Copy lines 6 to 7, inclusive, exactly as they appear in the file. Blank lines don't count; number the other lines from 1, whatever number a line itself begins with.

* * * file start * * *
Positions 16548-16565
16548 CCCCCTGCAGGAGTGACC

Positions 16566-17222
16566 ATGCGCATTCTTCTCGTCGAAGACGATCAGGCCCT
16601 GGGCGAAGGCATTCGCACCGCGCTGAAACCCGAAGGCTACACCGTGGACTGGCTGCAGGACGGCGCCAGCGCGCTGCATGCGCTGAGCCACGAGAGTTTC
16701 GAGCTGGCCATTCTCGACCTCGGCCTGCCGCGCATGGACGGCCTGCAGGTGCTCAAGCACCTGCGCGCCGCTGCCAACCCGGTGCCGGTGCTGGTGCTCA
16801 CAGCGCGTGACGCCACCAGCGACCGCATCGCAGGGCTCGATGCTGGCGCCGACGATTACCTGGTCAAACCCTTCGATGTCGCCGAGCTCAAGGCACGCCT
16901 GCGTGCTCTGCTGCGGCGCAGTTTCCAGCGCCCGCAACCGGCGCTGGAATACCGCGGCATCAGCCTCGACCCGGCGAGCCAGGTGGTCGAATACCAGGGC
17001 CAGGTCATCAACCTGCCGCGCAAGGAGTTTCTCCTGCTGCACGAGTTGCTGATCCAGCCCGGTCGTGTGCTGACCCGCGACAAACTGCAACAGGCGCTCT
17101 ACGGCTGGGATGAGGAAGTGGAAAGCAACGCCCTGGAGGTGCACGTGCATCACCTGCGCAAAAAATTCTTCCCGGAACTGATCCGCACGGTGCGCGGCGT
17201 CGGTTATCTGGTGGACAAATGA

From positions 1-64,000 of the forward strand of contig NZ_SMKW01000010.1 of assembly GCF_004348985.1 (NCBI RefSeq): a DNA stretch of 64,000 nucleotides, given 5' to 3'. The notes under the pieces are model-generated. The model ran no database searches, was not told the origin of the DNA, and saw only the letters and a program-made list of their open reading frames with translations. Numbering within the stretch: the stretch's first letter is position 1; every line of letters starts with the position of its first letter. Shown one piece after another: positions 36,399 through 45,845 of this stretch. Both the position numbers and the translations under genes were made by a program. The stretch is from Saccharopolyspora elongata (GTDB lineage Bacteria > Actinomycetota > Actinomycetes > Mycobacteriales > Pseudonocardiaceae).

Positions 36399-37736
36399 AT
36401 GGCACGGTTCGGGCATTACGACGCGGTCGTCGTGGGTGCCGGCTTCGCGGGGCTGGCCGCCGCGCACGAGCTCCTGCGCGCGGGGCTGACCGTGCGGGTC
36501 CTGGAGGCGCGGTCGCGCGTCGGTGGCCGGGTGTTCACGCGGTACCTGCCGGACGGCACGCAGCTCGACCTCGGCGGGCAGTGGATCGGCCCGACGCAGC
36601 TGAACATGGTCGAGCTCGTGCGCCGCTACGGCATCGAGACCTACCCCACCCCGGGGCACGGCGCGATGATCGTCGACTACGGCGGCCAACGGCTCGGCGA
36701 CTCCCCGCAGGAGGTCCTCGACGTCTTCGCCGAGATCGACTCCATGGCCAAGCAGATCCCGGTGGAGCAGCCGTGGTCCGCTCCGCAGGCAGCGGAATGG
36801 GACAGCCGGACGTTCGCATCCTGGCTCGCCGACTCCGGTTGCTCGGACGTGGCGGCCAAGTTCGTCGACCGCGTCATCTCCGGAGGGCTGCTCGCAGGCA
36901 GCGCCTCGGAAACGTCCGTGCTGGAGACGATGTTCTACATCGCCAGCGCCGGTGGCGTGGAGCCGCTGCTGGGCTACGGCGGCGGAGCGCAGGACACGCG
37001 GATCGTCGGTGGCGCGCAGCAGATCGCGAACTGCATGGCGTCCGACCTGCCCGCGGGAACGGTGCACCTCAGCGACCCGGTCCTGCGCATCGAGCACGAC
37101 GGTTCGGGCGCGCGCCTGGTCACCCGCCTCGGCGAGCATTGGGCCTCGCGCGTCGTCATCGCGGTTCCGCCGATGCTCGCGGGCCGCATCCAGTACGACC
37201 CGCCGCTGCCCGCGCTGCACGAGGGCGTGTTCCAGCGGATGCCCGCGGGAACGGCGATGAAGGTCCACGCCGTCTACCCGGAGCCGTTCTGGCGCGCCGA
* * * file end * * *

16701 GAGCTGGCCATTCTCGACCTCGGCCTGCCGCGCATGGACGGCCTGCAGGTGCTCAAGCACCTGCGCGCCGCTGCCAACCCGGTGCCGGTGCTGGTGCTCA
16801 CAGCGCGTGACGCCACCAGCGACCGCATCGCAGGGCTCGATGCTGGCGCCGACGATTACCTGGTCAAACCCTTCGATGTCGCCGAGCTCAAGGCACGCCT